Why Do We Lose Our Teeth?

 

As we age, our bodies go through a wide array of transformations. The hair starts getting grey, our collagen production is reduced which eventually leads to the appearance of fine lines, wrinkles, and saggy skin, and we also begin to lose our hair and our mobility. Although aging is natural and inevitable, losing our teeth once we grow old is not natural!

Here are some of the reasons behind the process and how to prevent this phenomenon that affects over 30% of the total American population.

Why do we have two sets of teeth?

We start growing our first set of teeth around the age of 8-9 months and, by the age of 10-12 years, we’d already lost most of our “baby teeth.”

Primary teeth or baby teeth are important because they offer the foundation for our second set of teeth, the ones that we will be stuck with for the rest of our lives, if we’re lucky. Baby teeth help “set the ground” by developing the oral cavity and making the necessary space to grow our second set of teeth.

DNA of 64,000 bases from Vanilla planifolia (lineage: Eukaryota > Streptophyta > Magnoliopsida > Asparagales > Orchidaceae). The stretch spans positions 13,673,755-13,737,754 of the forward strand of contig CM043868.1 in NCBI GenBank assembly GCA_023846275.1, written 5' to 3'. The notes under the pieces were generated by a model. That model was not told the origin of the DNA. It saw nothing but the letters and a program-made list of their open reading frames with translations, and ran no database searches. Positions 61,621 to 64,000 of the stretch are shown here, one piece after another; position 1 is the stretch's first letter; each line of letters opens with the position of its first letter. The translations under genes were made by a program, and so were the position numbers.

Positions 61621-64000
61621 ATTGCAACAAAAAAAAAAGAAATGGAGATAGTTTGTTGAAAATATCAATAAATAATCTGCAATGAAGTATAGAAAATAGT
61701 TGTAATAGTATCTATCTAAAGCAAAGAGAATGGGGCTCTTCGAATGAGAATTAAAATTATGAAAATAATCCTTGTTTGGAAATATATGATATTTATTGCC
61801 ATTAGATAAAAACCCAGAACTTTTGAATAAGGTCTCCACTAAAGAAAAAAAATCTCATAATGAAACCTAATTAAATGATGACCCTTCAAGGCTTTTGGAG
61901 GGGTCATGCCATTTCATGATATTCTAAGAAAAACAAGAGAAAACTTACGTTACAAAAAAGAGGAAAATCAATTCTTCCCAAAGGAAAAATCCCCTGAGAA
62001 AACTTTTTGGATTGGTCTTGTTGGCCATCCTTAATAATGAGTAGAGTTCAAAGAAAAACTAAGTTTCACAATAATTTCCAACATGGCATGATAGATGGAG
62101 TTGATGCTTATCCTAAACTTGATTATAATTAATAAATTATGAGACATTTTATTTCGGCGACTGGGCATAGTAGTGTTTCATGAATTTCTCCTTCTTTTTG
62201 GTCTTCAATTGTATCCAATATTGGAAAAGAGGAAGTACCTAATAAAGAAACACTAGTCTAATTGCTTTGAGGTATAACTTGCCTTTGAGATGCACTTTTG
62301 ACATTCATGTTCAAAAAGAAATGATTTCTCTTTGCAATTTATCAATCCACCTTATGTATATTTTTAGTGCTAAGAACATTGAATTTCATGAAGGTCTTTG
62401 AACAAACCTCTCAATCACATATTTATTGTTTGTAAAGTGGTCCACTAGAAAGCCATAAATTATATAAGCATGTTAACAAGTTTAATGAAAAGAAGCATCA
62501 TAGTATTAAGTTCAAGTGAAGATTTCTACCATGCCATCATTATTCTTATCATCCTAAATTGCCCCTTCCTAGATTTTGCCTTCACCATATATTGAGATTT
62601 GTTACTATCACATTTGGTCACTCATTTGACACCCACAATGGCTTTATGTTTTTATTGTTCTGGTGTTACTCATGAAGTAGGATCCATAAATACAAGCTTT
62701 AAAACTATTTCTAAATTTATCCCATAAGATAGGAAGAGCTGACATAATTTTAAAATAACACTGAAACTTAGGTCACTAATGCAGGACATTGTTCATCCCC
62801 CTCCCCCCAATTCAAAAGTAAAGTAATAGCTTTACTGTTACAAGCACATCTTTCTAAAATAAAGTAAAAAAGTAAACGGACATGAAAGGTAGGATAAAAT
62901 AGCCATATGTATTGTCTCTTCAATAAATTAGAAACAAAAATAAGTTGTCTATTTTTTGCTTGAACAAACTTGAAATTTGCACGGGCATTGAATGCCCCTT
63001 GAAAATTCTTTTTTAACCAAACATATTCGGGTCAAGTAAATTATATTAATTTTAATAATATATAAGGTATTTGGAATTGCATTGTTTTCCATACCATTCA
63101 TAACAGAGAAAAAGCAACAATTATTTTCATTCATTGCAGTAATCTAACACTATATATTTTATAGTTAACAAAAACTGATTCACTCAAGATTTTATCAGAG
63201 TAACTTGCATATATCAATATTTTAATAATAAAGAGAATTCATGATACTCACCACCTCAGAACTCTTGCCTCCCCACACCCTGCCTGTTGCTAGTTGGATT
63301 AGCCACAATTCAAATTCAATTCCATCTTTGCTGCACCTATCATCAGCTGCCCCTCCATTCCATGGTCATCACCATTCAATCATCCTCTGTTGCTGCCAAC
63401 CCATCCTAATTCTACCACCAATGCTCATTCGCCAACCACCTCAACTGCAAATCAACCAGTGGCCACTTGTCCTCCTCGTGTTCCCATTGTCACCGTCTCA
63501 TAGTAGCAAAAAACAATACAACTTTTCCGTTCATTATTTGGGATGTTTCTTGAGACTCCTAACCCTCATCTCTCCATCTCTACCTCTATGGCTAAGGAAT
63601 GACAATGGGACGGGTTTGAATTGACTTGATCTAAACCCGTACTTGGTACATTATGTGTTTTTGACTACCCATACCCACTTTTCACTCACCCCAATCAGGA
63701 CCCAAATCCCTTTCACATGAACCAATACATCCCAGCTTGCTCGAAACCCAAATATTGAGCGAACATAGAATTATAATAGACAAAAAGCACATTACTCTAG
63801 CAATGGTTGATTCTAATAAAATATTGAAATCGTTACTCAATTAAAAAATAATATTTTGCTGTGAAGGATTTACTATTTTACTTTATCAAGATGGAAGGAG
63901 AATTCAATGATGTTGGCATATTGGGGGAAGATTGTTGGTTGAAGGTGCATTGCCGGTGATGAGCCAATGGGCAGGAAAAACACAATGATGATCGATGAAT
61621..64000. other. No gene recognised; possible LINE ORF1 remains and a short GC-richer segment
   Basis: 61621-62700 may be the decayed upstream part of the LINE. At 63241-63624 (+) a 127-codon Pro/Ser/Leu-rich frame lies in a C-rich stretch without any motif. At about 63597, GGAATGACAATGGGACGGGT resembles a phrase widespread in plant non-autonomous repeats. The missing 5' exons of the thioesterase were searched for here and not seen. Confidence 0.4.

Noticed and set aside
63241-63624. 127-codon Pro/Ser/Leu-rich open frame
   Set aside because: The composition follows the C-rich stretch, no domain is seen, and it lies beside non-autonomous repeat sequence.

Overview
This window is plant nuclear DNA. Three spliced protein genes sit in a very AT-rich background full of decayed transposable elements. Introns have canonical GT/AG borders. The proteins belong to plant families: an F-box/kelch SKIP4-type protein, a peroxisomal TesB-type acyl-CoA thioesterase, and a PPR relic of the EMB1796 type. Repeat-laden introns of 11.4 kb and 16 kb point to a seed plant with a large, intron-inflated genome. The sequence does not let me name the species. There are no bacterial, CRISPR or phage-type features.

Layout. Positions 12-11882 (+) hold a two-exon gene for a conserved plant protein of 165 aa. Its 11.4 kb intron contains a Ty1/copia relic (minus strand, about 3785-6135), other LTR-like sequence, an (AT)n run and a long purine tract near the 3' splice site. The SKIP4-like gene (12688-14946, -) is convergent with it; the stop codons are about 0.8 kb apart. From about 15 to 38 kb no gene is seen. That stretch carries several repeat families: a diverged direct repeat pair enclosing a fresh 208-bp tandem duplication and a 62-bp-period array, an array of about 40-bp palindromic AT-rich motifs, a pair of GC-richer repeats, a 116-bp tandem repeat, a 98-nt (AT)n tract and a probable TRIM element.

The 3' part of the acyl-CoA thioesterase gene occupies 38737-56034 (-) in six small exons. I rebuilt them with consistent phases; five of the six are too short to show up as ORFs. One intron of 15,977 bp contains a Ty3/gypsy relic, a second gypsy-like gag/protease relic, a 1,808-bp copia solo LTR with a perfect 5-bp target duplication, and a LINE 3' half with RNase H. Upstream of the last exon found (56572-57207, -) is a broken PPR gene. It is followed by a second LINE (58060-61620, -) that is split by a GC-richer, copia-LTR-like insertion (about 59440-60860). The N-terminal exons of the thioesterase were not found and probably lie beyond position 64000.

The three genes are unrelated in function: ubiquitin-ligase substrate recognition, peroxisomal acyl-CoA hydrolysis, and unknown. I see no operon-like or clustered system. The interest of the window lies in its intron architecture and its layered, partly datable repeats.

The root of a baby tooth is not as strong as the one of a permanent tooth but it provides a place to grow and pass through the gums. As we age and our body develops, our jaws increase in size as well, creating more space, which will determine the baby tooth to loosen and eventually fall out.

The second set of teeth is stronger and more powerful but, because of bad genetics and poor health care, we can start losing them since the earliest stages of adulthood. Here are the main reasons why we have dental problems.

 

Excessive wear

Although strong, our teeth were not designed to grind, crack nuts or act as beer openers. In time, the protective enamel layer will become thinner, causing teeth to chip, crack, and fall.

 

Illness

There are various health conditions and diseases that trigger dental problems and patients suffering from them should pay more attention to their oral hygiene. Diabetes and cancer are some of the most dangerous diseases that will also affect your cavities. People who suffer from diabetes heal slower, which means that open wounds will have more chances to catch bacteria and cause infections.

Gum disease or periodontitis is the number one cause in adult tooth loss and can be prevented through a complete oral hygiene, including regular visits to the dentist.

 

Substance abuse and poor eating habits

People who smoke, take drugs, drink alcohol or excessive amounts of caffeine are up to 90% more prone to develop gum problems and caries. Similarly, those who base most of their diets on sodas and fast foods will also lose their teeth sooner.